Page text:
OPEC and a Russia-led group of oil producers agreed to continue increasing production in measured steps, delegates said Monday, deciding against opening the taps more widely and driving crude prices to their highest levels since 2014.
The decision sent oil prices sharply higher. West Texas Intermediate crude, the U.S. benchmark, rose 3% to $78.13. Brent, the international gauge, rose more than 3% to $81.77 a barrel. Rises in oil prices recently had some market watchers expecting OPEC and its Russia-led allies to lift production more significantly.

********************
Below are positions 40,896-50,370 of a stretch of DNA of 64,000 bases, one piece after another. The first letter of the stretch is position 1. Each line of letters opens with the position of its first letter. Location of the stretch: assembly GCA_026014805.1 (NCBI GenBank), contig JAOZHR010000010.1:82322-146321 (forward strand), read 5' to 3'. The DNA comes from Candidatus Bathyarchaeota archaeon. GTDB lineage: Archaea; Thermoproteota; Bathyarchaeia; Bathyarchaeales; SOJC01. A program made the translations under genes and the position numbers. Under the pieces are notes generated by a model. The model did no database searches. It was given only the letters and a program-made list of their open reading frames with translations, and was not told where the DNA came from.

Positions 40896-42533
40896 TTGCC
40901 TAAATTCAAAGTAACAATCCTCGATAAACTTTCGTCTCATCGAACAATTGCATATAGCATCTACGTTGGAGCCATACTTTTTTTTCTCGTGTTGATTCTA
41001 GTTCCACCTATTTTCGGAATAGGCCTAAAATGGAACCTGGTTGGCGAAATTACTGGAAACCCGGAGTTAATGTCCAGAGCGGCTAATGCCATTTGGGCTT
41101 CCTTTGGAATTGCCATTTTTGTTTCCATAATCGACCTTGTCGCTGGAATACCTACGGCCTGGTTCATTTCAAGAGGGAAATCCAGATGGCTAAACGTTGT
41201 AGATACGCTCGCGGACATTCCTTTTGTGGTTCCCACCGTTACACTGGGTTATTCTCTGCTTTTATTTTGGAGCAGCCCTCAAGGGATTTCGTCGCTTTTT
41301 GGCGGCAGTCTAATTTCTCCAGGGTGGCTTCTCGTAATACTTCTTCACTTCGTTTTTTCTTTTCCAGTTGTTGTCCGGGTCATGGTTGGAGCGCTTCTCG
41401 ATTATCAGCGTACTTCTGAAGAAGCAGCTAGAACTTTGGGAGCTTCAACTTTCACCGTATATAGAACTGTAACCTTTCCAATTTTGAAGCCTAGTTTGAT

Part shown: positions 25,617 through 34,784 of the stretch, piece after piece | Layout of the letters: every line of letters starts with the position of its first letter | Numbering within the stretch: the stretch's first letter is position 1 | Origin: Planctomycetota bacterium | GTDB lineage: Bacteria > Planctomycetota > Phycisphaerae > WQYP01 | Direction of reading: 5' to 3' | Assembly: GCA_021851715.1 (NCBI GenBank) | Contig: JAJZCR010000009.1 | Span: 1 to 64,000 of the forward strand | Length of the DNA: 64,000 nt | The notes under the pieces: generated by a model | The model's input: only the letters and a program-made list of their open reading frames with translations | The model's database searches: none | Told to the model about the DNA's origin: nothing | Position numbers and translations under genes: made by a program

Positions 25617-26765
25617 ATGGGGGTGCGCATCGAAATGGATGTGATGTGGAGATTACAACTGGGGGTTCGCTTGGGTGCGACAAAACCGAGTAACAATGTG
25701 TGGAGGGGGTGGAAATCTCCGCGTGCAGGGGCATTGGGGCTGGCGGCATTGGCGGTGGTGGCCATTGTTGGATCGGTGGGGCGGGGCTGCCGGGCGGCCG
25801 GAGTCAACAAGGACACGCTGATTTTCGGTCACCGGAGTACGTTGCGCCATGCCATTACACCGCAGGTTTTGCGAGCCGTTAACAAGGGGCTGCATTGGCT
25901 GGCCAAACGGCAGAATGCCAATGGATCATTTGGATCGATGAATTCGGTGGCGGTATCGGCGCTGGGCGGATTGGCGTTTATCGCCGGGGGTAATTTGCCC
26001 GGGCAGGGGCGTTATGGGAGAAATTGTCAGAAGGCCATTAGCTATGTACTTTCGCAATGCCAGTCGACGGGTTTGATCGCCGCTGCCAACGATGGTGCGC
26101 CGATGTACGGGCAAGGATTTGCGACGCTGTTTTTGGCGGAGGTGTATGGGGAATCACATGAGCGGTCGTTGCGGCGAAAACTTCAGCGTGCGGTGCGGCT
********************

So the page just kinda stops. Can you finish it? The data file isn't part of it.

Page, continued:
Instead, the Organization of the Petroleum Exporting Countries and Russia said the group, which calls itself OPEC+, would lift its collective output by 400,000 barrels a day in monthly installments, part of a previously agreed plan to return output to pre-Covid-19 levels.
Early last year, the two groups abandoned a price war that had weakened prices and cut back sharply on their combined output, as the coronavirus shut down economies and drove down demand for crude. As economies started to open back up, OPEC+ began returning that oil to market. It more recently agreed to add about 400,000 a barrel a day of crude each month, seeking to return production to pre-Covid 19 levels by next year.
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